Corps of Engineers extends comment period on cormorant proposal
The U.S. Army Corps of Engineers last week announced it has extended by 15 days the public comment period on a draft plan detailing possible alternatives to reduce predation by double-crested cormorants on juvenile salmon and steelhead that are listed under the Endangered Species Act.
A large number of cormorants nest each spring and summer in the Columbia River estuary. Their primary colony site is East Sand Island, which millions of listed salmonids must pass on their way to the Pacific Ocean.
Comments on the Corps’ draft Environmental Impact Statement (EIS) are now due no later than Aug. 19.
For more information about the process and the draft EIS, go to: http://www.nwp.usace.army.mil/.
Among the proposed management alternatives considered in the draft is the implementation of non-lethal and lethal actions to reduce the colony size on East Sand Island and limit their dispersal within the Columbia River estuary.
Non-lethal methods considered include various hazing techniques to reduce colony size and conducting hazing activities off East Sand Island if new colonies establish throughout the Columbia River estuary.
Lethal methods considered include taking of eggs and shooting individual double-crested cormorants.
The Corps’ “preferred” alternative involves the culling of individuals to achieve target colony size of about 5,600 breeding pairs. Culling would occur over four years, with the ability to achieve the target size in a shorter duration (3 or 2 years) under Adaptive Management,” the draft EIS says.
“Under the 4-year strategy, 20.3 percent of the colony would be culled per year. In total, 15,955 double-crested cormorants would be taken in all years (5,230, 4,270, 3,533, and 2,923 double-crested cormorants in years 1 to 4, respectively). The Corps would submit an annual depredation permit application to the USFWS for the proposed individual take levels and associated nest loss from take of those individuals,” the plan says.
Take would occur on- and off-island within the foraging range (25km) of the East Sand Island colony. Concurrent with culling, hazing supported with limited egg take would occur to prevent colony expansion on the island, along with land- and boat-based hazing and efforts to prevent double-crested cormorants from relocating in the Columbia River estuary.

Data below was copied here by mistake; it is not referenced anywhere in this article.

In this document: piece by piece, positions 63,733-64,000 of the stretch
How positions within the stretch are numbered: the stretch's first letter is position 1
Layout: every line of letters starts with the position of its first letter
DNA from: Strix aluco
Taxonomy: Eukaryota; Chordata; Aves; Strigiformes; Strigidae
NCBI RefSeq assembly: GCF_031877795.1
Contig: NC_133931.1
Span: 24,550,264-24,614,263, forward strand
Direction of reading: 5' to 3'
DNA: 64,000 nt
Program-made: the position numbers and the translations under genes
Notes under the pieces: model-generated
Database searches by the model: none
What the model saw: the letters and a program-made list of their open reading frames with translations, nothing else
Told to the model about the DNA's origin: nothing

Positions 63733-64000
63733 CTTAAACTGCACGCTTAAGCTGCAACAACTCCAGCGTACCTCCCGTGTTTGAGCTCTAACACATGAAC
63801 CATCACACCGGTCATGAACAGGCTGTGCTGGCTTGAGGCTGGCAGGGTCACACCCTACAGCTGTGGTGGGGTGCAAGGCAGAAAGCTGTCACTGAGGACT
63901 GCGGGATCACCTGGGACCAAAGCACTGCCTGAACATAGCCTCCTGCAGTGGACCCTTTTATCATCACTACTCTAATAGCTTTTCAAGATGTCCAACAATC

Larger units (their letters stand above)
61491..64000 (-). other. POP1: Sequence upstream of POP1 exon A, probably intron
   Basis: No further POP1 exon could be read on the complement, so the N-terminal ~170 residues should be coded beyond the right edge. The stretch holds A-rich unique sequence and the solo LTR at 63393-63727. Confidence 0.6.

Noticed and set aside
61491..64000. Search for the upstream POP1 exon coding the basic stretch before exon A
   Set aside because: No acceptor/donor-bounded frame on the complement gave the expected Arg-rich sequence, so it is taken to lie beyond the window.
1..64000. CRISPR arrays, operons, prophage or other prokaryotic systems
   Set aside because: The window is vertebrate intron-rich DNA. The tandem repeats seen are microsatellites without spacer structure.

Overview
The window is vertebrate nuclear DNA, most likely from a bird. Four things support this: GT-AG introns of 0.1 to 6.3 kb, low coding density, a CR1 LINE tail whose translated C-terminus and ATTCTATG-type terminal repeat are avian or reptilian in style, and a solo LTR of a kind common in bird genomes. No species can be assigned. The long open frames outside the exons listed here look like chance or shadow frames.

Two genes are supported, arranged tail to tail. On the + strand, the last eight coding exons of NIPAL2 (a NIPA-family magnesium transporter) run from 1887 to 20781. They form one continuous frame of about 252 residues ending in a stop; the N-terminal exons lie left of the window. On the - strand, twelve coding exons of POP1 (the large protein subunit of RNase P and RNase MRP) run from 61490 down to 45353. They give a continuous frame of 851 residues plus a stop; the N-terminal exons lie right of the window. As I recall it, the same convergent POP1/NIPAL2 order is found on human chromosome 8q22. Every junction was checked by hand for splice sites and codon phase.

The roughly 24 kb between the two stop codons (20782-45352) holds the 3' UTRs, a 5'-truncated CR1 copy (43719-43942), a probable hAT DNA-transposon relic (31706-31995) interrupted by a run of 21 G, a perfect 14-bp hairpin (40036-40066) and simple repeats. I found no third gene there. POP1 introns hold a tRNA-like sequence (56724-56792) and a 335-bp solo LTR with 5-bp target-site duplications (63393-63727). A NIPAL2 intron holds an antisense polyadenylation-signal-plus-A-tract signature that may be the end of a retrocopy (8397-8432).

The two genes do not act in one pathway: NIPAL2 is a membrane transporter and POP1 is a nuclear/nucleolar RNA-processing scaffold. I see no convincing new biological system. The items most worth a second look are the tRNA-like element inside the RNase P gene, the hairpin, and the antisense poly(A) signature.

As a part of long term management, once the target colony size is attained, the Corps is proposing to modify the terrain of East Sand Island to inundate nesting habitat for double-crested cormorants. This would occur by excavating sand on the western portion of the island and placing rock armor along the northern shore to ensure stabilization of the island.
Double-crested cormorants are protected under the Migratory Bird Treaty Act and are native to the Columbia River estuary.
Over the past decade, a large colony nesting on East Sand Island near the mouth of the Columbia River has consumed approximately 11 million juvenile salmonids per year. In recent years (2011-2013) consumption has averaged 18.5 million per year, according to the Corps.
East Sand’s double-crested cormorant colony has grown to about 14,900 nesting pairs in 2013, according to the Corps. That represents more than 40 percent of the species “western” population and is the single largest such colony on the West Coast. It is also likely the largest colony in North America.
Questions or written comments on the draft EIS should refer to public notice CENWP-PM-E-14-08. Written comments are welcome through email, traditional mail or at the open houses. The Corps will categorize, summarize, respond to and consider comments to inform the decision-making process.
Submit comments to:
Sondra Ruckwardt, project manager
U.S. Army Corps of Engineers, Portland District
P.O. Box 2946
Portland, OR 97208